|Directed by||Gillies MacKinnon|
|Produced by||William P. Cartlidge|
|Written by||Shane Connaughton
|Music by||Jean-Claude Petit|
|Edited by||Humphrey Dixon|
|Distributed by||The Samuel Goldwyn Company|
|22 April 1992 (USA)
29 May 1992 (U.K)
The Playboys is a 1992 Irish film directed by Gillies MacKinnon and starring Albert Finney, Aidan Quinn and Robin Wright. The plot follows an unwed young mother whose life is transformed with the arrival of a travelling troupe of actors to her Irish village. The script was written by Shane Connaughton, an Oscar nominee for My Left Foot. The film was shot in his native village Redhills, in County Cavan, Ireland.
In a small Irish village in 1957, Tara Maguire, a young resolute woman, is the talk of the town because she is having a baby out of wedlock, and refuses to name the father. During Sunday mass she goes into labour giving birth to a baby boy. Sergeant Brendan Hegarty, the local police officer of An Garda Síochána, and Mick, a local landowner, vie for Tara's hand in marriage, but she refuses them both.
Mick loses his cattle and facing economical ruin commits suicide. People in town blame his death on Tara's rejection. The local priest, Father Malone, attempts to compel Tara to marry the constable before another tragedy takes place. But Tara is not in love with the solemn and older Sgt. Hegarty, a reformed alcoholic, who hides the fury of his unrequited love for Tara in his devotion for her. He carves a cradle for the baby, but Tara vehemently refuses the gift and his attentions.
The beautiful and strong willed Tara lives with her sister Brigid and is determined to make it on her own. She supplements her income as a dressmaker, raising chickens in her garden and smuggling goods from the nearby border with Northern Ireland. However even in this she has to face Hegarty who discovers her secret illegal dealings while riding his bicycle at night looking for smugglers on the roads.
The arrival of a shabby troupe of travelling actors called the "Playboys", stirs the town. Tara surprises Tom, one of the actors, stealing one of her chickens. He has to pay for it, but he is smitten with her beauty and her character. They flirt and spar around the village, all under the resentful eye of the constable. The Playboys are a success in the sleepy village and the tent is full when the show starts at night. One of their numbers with female dancers lifting their skirts causes a furious response from Father Malone, who has another opinion of what is wholesome entertainment. The actors are forced to switch to staging Othello. A blind woman gets so excited during a show that she suddenly regains her vision. Not only do the group of actors have to deal with discord when the time to share the dividends comes, but the recent arrival of television threatens the survival of their art.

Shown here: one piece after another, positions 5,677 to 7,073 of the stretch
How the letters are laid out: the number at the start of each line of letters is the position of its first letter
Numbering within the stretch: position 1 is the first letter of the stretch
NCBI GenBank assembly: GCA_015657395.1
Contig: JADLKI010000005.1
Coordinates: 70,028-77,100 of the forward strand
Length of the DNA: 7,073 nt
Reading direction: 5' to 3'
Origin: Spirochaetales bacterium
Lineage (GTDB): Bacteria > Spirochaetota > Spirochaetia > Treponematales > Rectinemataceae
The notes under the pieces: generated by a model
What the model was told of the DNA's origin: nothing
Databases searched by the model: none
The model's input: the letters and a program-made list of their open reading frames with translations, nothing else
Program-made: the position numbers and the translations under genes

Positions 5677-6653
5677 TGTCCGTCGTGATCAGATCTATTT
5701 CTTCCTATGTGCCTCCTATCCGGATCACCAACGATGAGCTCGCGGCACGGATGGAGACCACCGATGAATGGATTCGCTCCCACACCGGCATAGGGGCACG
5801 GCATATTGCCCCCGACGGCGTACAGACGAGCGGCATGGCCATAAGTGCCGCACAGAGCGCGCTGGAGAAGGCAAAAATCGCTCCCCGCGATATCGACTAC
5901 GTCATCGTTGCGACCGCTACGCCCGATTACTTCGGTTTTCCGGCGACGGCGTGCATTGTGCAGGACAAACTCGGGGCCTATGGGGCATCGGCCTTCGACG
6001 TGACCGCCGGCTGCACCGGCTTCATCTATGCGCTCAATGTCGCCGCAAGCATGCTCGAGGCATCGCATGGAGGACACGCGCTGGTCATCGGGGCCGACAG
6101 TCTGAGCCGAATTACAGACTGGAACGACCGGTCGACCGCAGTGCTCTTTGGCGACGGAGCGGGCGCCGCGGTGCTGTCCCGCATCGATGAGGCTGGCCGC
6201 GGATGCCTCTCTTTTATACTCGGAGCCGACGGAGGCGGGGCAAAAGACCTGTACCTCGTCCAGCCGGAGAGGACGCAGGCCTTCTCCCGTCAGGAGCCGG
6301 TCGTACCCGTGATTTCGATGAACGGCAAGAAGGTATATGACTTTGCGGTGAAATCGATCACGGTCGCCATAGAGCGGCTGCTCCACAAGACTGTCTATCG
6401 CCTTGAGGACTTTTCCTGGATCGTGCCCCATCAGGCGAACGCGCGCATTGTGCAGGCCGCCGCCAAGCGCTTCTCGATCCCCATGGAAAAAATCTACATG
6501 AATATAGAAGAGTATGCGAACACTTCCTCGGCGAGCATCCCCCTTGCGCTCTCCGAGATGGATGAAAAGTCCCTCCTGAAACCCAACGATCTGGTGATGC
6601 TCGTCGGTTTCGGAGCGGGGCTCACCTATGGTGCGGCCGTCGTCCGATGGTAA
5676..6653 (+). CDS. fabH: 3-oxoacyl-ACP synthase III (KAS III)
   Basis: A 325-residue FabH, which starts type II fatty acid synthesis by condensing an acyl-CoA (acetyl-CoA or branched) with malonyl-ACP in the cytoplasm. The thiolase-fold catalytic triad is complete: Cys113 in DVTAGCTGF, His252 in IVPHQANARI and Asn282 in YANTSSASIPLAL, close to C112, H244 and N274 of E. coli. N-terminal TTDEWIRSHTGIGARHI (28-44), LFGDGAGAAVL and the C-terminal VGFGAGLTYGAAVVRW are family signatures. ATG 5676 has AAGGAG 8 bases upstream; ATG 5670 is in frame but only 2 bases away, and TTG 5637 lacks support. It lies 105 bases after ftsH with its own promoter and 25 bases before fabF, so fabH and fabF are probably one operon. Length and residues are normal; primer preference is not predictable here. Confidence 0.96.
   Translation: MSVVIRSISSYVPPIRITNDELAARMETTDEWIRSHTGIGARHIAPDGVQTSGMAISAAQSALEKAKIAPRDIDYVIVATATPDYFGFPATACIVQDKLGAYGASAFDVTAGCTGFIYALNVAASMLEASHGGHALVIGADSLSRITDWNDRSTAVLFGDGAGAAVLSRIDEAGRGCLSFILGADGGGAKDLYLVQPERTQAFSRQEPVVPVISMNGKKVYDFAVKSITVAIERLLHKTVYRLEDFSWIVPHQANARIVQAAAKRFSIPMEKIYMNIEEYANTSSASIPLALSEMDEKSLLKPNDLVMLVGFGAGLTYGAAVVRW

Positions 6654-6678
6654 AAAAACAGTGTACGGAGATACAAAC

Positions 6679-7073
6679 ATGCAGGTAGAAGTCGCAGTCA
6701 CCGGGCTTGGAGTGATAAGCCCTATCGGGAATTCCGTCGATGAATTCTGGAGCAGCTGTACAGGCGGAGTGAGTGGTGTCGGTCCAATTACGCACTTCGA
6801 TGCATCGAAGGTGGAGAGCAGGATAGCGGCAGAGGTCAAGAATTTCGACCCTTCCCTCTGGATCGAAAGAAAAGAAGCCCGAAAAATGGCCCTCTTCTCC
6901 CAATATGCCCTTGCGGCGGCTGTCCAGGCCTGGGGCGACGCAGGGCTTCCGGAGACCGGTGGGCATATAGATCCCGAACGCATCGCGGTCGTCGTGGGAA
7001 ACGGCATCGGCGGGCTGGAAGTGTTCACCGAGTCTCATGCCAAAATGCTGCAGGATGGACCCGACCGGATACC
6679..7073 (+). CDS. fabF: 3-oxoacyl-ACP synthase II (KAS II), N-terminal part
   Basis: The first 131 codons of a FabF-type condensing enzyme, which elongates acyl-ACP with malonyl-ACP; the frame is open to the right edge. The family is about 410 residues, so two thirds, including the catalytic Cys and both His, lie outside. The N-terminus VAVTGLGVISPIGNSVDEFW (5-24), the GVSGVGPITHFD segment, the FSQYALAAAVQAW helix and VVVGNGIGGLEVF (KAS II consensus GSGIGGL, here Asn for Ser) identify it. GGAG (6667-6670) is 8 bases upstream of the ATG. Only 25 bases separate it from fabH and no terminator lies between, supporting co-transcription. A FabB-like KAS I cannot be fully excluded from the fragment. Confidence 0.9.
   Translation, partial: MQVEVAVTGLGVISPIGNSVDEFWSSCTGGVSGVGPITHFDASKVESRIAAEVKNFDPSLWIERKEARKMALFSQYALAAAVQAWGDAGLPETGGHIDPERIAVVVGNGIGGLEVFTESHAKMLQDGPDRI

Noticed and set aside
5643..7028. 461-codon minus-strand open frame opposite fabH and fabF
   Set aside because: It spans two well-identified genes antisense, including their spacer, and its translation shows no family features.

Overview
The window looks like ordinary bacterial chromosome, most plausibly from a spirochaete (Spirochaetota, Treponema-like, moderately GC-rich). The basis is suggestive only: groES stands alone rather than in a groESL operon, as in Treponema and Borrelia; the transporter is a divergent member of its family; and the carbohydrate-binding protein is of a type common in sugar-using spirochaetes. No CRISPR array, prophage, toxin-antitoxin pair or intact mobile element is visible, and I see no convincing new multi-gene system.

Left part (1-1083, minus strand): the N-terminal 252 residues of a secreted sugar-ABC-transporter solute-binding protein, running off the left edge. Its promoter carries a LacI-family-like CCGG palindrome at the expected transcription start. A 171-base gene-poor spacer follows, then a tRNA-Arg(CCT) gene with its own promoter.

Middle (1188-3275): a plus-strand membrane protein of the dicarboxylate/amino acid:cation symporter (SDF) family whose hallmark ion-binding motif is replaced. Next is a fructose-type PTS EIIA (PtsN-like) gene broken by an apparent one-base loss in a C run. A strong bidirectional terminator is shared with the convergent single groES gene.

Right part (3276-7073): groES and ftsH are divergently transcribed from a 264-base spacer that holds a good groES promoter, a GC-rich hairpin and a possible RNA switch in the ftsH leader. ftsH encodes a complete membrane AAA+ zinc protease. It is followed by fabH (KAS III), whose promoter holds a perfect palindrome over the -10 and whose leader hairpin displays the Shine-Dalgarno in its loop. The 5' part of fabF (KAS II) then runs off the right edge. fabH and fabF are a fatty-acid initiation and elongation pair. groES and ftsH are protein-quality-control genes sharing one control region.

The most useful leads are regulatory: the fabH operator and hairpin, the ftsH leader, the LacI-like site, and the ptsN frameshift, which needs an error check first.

The romance between Tara and Tom grows slowly over the few days the theatrical company is in the village. Her past has made her suspicious of men, and Hegarty's intrusions provide an added obstacle. He tells her that Tom is a liar who already has a wife, which turn out not to be true. Hegarty confronts Tom and tells him that he is the father of the baby, but Tara assures him that not only she does not have any feelings for the constable but that the baby was conceived on a lonely night without deep feeling involved on her part.
One of the actors is involved with the IRA and has smuggled some explosives. When the explosives are accidentally discovered by Hegarty he blames his rival. Tom is framed as an IRA man, but he breaks out of jail with Tara's help. When Gone With the Wind plays at the local cinema, the actors stage an instant, improvised knock-off of it, with Atlanta burning while Tom struggles with his lines in the role of Rhett Butler. Comically, Fred (Milo O'Shea) has to take the role of Mammy. During the show the triangle between Tara, Tom and Sergeant Hegarty comes to a boiling point. The performance is interrupted by the frantic Brigid. Hegarty, drunk, has taken the baby. He comes to the tent, drunk, but gives the baby back to Tara. There is a confrontation between Tom and the Sergeant, but the Sergeant painfully loses in a public fist fight with Tom. Even after this defeat, he trashes the tent. The next day the time for the playboys to leave has come. Hegarty, now jobless and in civilian clothes, also leaves the town for good. Tom is happily surprised when Tara decides to join the group with her baby and share a life together, perhaps in the end to take on a new life with Tom in America.
- Albert Finney – Sergeant Hegarty
- Aidan Quinn – Tom
- Robin Wright – Tara
- Milo O'Shea – Freddie
- Alan Devlin – Father Malone
- Niamh Cusack – Brigid
- Ian McElhinney – Joe Cassidy
- Stella McCusker – Rachel
- Niall Buggy – Denzil
- Anna Livia Ryan – Vonnie
- Adrian Dunbar – Mick
The film was released on DVD in the United States on 10 April 2004.
- The Irish Filmography 1896–1996; Red Mountain Press (Dublin); 1996. Page 204